Sorcery Death Sentence in Saudi Arabia

From Salman Hameed of Irtiqa:

A few months back, I posted about a ridiculous court case in which a Lebanese TV host, Ali Hussain Sibat, had been sentenced to death on “sorcery” charges in Saudi Arabia. This is a serious issue. In 2007, an Egyptian pharmacist, working in the Saudi kingdom, was executed on sorcery charges.┬áSibat appealed the decision, but now it seems that he is facing the death penalty again despite the appellate court finding the initial verdict “premature”:

El Khansa tells CNN that the Mecca appeals court then sent the case back to the original court for reconsideration, stipulating that all charges made against Sibat needed to be verified and that he should be given a chance to repent.
On March 10, judges in Medina upheld their initial verdict, meaning Sibat is once again sentenced to be executed.

According to Arab News, an English language Saudi daily newspaper, after the most recent verdict was issued, the judges in Medina issued a statement expressing that Sibat deserved to be executed for having continually practiced black magic on his show, adding that this sentence would deter others from practicing sorcery. Arab News reports that the case will now return to the appeals court in Mecca.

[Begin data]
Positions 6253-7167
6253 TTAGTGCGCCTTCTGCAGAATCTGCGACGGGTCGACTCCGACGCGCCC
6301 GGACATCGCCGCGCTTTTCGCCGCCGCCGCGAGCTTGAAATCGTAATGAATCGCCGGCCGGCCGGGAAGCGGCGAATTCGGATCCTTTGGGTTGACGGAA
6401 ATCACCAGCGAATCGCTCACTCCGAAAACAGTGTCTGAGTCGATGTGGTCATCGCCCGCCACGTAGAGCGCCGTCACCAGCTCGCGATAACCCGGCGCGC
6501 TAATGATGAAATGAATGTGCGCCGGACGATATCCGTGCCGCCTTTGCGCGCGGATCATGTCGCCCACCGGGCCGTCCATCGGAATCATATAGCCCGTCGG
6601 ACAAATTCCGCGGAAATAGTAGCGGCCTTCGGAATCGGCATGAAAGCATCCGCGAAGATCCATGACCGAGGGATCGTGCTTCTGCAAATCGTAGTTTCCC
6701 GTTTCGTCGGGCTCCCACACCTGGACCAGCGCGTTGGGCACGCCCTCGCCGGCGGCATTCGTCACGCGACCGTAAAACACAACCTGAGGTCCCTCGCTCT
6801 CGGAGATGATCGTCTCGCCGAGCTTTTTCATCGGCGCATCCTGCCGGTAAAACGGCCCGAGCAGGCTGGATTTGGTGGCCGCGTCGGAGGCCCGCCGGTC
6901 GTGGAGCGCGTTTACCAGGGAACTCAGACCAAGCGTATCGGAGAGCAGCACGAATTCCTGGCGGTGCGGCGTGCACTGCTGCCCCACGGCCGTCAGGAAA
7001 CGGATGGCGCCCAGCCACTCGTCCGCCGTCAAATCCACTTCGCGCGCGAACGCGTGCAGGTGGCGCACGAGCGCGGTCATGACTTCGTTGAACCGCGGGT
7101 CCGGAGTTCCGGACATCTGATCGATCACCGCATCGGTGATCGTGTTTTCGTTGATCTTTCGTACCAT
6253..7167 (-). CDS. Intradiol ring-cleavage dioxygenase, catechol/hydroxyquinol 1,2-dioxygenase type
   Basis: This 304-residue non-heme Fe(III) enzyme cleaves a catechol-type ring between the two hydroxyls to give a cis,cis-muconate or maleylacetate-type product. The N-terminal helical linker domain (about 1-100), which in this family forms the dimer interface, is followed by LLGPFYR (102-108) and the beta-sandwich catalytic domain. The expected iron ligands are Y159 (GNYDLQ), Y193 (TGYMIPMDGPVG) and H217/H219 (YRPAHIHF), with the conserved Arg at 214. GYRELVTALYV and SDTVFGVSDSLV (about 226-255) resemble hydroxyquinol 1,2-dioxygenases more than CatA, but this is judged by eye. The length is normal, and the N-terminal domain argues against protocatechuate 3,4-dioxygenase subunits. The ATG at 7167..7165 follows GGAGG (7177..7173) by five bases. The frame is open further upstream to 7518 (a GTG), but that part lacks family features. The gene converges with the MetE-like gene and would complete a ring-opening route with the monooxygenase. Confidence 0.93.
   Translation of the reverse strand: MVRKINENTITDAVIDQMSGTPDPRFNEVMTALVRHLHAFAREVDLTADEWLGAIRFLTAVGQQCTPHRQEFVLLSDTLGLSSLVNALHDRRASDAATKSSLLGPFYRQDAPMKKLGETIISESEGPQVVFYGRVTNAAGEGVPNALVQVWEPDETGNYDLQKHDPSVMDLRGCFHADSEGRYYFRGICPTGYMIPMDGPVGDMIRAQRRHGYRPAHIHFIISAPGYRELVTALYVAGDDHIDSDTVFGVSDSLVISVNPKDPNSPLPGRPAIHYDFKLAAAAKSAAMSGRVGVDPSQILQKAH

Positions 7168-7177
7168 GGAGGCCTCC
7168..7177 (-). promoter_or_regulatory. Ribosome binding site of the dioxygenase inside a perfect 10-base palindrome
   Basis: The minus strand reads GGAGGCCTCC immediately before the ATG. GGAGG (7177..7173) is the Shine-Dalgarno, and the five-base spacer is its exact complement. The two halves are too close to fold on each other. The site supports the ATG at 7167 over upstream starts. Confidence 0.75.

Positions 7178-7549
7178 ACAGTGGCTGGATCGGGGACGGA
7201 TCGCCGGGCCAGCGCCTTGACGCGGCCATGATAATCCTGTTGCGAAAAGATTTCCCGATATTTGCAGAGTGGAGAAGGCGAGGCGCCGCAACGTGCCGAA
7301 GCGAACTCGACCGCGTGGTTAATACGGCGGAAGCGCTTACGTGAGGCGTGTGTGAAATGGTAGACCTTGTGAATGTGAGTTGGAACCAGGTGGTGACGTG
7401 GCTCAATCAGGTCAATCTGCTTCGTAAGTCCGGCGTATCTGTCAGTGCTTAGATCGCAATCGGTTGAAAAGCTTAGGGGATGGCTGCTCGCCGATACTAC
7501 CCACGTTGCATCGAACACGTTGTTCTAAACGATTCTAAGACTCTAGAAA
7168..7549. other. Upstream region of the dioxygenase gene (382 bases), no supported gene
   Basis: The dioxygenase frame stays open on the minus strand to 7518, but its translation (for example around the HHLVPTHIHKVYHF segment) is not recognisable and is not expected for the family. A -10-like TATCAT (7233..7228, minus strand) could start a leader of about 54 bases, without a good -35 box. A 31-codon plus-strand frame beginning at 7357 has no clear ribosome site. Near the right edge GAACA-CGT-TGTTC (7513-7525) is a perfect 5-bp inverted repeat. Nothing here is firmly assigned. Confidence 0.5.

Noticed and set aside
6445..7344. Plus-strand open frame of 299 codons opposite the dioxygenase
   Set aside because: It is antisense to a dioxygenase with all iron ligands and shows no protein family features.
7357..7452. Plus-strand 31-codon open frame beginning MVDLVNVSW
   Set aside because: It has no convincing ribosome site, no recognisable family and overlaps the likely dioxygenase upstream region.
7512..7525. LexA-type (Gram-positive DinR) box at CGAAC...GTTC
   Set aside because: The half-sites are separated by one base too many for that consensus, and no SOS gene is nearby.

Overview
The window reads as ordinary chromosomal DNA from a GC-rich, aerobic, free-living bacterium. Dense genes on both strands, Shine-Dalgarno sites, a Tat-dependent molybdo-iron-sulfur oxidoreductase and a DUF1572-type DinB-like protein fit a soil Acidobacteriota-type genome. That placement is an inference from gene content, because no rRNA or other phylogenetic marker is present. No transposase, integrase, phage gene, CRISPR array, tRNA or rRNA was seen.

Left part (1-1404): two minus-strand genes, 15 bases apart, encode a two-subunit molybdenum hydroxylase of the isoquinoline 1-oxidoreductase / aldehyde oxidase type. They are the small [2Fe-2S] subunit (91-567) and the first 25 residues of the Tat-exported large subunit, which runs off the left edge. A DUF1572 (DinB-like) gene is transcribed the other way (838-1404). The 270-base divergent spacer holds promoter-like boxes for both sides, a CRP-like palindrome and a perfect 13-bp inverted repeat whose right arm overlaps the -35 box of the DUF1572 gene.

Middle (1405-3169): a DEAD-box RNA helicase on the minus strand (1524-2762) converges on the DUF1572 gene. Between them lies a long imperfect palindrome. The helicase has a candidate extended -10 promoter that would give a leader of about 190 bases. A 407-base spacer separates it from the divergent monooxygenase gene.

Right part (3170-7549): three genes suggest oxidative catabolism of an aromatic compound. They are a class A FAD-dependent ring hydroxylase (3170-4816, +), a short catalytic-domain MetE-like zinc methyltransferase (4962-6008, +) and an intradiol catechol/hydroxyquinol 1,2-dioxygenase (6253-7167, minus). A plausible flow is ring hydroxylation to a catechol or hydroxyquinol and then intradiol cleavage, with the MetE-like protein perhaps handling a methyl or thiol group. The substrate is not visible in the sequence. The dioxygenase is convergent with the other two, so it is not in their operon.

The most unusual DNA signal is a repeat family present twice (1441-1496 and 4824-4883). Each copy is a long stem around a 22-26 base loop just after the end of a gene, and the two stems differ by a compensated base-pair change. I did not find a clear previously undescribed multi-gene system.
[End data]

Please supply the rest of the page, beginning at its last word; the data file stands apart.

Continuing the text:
If a human life was not at stake, we would simply shake our heads in disappointment and perhaps walk away. But now the consequences make the whole issue disgusting.I know that Jahiliyya is a loaded term, but this action of the Saudi court would qualify as such in any contemporary society (the Taliban excluded).

Here is an appeal from Amnesty International to write to the Saudi king (you will also find more details about the case there).

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